With the drape of a cape, buzz of clippers and spin of the barber chair, a haircut can be stressful for those with autism who suffer from sensory sensitivity.
Frankel Antoine, 24, gives free haircuts to those who have autism, like his brother Amos, 19. "My brother had never been to a barbershop," Antoine said. "I was cutting my hair and my bother's hair as a child."
When he started communication studies at Kutztown University, he brought his clippers and trimmed hair for his classmates. By the time he was a sophomore, Antoine was offered a job by Jonathan Eseueca, owner of City Cuts Barber Shop on West Main Street in Kutztown. "It beats cutting hair in a bathroom," he said. "And I got my barber's license as well. Then it was college, cut hair, homework and repeat."
Amos was the inspiration for Antoine's 2015 project at a KU Small Business Development Center competition. He created Fading Autism, a program for barbers to give free haircuts to those with autism in a comfortable setting. The project was a runner-up, but stalled there because it was not a profitable plan.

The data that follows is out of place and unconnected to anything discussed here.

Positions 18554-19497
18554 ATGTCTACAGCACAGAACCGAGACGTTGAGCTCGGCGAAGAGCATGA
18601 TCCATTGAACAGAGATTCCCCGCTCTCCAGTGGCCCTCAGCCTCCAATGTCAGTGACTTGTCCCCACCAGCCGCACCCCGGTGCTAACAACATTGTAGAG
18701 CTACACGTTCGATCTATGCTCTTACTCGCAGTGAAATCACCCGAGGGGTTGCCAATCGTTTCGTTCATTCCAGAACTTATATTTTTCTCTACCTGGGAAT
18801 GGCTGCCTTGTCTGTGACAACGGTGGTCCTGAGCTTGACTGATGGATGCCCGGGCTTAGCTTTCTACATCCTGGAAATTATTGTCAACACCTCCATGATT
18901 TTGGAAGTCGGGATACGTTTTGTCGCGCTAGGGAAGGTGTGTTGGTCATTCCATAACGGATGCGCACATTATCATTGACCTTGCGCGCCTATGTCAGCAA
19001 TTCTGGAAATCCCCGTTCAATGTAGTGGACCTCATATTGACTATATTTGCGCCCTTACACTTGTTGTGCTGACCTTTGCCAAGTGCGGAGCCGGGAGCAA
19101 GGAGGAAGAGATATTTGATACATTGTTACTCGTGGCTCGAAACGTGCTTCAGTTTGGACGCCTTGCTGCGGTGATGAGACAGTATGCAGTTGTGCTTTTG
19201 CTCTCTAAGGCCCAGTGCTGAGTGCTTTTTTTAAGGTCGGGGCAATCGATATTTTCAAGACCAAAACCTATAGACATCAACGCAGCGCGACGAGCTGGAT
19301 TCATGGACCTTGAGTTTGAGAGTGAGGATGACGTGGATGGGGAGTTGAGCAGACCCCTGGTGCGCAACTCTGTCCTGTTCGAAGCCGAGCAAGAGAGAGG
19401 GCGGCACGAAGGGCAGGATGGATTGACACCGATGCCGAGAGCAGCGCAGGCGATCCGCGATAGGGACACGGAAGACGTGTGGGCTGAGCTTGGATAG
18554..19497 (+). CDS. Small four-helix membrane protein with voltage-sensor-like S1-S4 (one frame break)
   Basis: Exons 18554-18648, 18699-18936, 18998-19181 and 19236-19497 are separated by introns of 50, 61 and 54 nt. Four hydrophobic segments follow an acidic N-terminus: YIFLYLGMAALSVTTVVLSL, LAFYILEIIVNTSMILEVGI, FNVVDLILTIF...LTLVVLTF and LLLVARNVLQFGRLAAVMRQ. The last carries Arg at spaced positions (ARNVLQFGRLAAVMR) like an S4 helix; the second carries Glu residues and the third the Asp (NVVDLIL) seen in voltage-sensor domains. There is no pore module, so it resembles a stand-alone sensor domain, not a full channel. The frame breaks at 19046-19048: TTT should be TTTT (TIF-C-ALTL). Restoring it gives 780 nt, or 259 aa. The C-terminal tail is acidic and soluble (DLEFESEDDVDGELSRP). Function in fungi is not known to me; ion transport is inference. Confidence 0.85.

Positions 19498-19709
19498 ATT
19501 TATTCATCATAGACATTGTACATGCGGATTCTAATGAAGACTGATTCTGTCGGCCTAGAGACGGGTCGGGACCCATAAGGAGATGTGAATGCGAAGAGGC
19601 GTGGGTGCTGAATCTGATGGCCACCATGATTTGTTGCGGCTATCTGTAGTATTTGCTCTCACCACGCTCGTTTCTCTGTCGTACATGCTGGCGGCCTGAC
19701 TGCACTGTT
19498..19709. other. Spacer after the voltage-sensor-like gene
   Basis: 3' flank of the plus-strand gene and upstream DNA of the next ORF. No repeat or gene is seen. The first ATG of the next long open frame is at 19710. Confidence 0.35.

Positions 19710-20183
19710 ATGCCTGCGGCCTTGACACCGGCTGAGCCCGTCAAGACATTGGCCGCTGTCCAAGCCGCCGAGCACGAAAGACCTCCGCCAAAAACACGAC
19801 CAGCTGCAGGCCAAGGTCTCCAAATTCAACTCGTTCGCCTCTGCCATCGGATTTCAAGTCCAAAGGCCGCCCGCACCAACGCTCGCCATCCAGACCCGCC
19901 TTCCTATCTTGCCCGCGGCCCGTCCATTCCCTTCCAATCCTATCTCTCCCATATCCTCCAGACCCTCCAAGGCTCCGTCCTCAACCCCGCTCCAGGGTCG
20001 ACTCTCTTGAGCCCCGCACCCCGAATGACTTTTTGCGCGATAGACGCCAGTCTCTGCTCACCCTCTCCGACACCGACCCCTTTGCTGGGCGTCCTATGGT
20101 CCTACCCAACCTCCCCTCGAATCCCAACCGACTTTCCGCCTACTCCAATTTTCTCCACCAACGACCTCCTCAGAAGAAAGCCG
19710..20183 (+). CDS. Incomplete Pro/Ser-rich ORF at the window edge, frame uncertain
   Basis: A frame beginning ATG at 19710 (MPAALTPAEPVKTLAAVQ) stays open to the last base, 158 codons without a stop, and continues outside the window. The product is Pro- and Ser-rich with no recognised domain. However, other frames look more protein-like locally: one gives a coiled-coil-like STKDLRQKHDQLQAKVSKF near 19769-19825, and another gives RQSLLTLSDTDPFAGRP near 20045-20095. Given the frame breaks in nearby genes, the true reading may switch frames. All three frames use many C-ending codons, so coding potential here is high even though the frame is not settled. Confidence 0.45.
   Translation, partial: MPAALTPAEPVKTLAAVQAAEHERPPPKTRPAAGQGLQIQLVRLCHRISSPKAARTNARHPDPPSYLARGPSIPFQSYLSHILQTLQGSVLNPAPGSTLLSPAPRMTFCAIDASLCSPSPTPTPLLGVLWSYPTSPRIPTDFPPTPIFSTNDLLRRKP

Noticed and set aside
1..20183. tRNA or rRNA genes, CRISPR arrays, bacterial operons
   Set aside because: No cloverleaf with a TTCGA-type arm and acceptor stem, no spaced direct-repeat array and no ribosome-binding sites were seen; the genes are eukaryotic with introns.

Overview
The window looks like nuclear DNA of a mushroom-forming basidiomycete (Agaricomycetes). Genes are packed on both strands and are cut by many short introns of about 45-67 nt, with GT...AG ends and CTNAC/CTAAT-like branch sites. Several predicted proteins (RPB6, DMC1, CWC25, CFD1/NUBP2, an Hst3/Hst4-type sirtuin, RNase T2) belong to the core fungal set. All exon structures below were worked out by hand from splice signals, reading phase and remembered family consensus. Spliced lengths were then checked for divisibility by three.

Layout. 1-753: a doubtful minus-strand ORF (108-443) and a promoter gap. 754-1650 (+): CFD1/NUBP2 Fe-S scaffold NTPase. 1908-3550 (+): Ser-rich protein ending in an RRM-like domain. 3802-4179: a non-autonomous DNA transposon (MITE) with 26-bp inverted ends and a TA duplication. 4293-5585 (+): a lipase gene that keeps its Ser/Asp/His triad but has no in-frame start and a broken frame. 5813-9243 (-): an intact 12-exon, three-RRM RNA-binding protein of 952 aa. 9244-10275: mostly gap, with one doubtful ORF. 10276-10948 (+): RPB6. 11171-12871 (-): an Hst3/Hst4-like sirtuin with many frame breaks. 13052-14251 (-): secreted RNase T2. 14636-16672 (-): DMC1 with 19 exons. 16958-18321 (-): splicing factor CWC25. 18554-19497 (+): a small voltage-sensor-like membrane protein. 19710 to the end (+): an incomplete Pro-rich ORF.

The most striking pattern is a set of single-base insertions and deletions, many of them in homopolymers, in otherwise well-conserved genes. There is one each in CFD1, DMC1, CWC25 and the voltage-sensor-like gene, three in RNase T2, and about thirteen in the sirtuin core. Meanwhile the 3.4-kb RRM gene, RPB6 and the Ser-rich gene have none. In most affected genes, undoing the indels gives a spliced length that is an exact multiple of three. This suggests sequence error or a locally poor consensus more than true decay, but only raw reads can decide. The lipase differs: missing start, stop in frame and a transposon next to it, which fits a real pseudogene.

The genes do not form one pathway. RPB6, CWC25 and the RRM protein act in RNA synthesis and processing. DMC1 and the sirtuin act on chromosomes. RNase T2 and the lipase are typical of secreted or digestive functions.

When he graduated in 2016, Antoine put Fading Autism into action. He went to autism support groups in Reading and shared the plan with parents. Now he has 20 regular clients. "Parents are relieved that they can walk into the barbershop and know someone is patient enough," he said. "These are not regular haircuts. We might have to take a break in between. I give each haircut an hour."
The haircuts are before and after regular shop hours. Before meeting in person, he interviews the family to find out if the client is low or high on the autism spectrum, and what his or her hobbies are. Through the phone consultation, Antoine learned that Kimberly Herman's son Derek, 10, likes the "Minecraft" video game. He had "Minecraft" on the television when the Macungie boy arrived at the shop. They became fast friends.
"He thinks Frank is the best friend in the world," Kimberly said. "He was the first person Derek invited to his birthday party." They had bad luck at other barbershops. "Typically they run you in and out," she said. "Sometimes they don't finish the haircut and say, 'There is nothing we can do about it.' Or you get an uneven cut because they don't take the time. They say: 'It's not my fault. He won't sit still.' Frank will stop and wait. Before him, haircuts were few and far between."
A good haircut matters.
"It makes him feel more accepted," Kimberly said. "It gives him a chance to be a regular kid."
Saying he can't cut them all, Antoine would like to spread the program across the country. You can donate via PayPal to help Antoine broaden the program.